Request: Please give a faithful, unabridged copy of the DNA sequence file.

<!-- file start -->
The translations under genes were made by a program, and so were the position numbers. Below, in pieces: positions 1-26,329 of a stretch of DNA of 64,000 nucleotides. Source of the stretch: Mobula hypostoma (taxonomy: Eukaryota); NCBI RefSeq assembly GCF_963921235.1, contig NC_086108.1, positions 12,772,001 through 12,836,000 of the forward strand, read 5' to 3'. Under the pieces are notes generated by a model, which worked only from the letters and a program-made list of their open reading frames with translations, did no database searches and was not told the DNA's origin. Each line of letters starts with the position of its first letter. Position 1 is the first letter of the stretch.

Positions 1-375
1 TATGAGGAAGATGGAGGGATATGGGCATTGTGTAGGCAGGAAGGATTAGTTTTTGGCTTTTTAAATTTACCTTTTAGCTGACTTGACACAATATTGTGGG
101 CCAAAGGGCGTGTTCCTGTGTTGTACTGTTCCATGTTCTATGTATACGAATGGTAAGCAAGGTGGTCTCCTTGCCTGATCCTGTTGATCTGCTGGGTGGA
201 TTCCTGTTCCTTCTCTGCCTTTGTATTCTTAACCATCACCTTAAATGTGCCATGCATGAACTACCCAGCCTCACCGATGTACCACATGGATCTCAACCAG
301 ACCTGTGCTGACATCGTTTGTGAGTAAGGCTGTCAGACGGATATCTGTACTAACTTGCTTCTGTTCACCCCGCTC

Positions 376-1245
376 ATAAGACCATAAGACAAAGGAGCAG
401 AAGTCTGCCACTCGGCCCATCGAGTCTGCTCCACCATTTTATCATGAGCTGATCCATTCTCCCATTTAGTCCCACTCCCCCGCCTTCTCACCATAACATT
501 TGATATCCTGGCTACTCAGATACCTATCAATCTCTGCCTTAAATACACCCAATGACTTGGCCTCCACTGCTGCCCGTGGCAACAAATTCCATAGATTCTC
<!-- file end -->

The translations under genes were made by a program, and so were the position numbers. Below, in pieces: positions 1-26,329 of a stretch of DNA of 64,000 nucleotides. Source of the stretch: Mobula hypostoma (taxonomy: Eukaryota); NCBI RefSeq assembly GCF_963921235.1, contig NC_086108.1, positions 12,772,001 through 12,836,000 of the forward strand, read 5' to 3'. Under the pieces are notes generated by a model, which worked only from the letters and a program-made list of their open reading frames with translations, did no database searches and was not told the DNA's origin. Each line of letters starts with the position of its first letter. Position 1 is the first letter of the stretch.

Positions 1-375
1 TATGAGGAAGATGGAGGGATATGGGCATTGTGTAGGCAGGAAGGATTAGTTTTTGGCTTTTTAAATTTACCTTTTAGCTGACTTGACACAATATTGTGGG
101 CCAAAGGGCGTGTTCCTGTGTTGTACTGTTCCATGTTCTATGTATACGAATGGTAAGCAAGGTGGTCTCCTTGCCTGATCCTGTTGATCTGCTGGGTGGA
201 TTCCTGTTCCTTCTCTGCCTTTGTATTCTTAACCATCACCTTAAATGTGCCATGCATGAACTACCCAGCCTCACCGATGTACCACATGGATCTCAACCAG
301 ACCTGTGCTGACATCGTTTGTGAGTAAGGCTGTCAGACGGATATCTGTACTAACTTGCTTCTGTTCACCCCGCTC

Positions 376-1245
376 ATAAGACCATAAGACAAAGGAGCAG
401 AAGTCTGCCACTCGGCCCATCGAGTCTGCTCCACCATTTTATCATGAGCTGATCCATTCTCCCATTTAGTCCCACTCCCCCGCCTTCTCACCATAACATT
501 TGATATCCTGGCTACTCAGATACCTATCAATCTCTGCCTTAAATACACCCAATGACTTGGCCTCCACTGCTGCCCGTGGCAACAAATTCCATAGATTCTC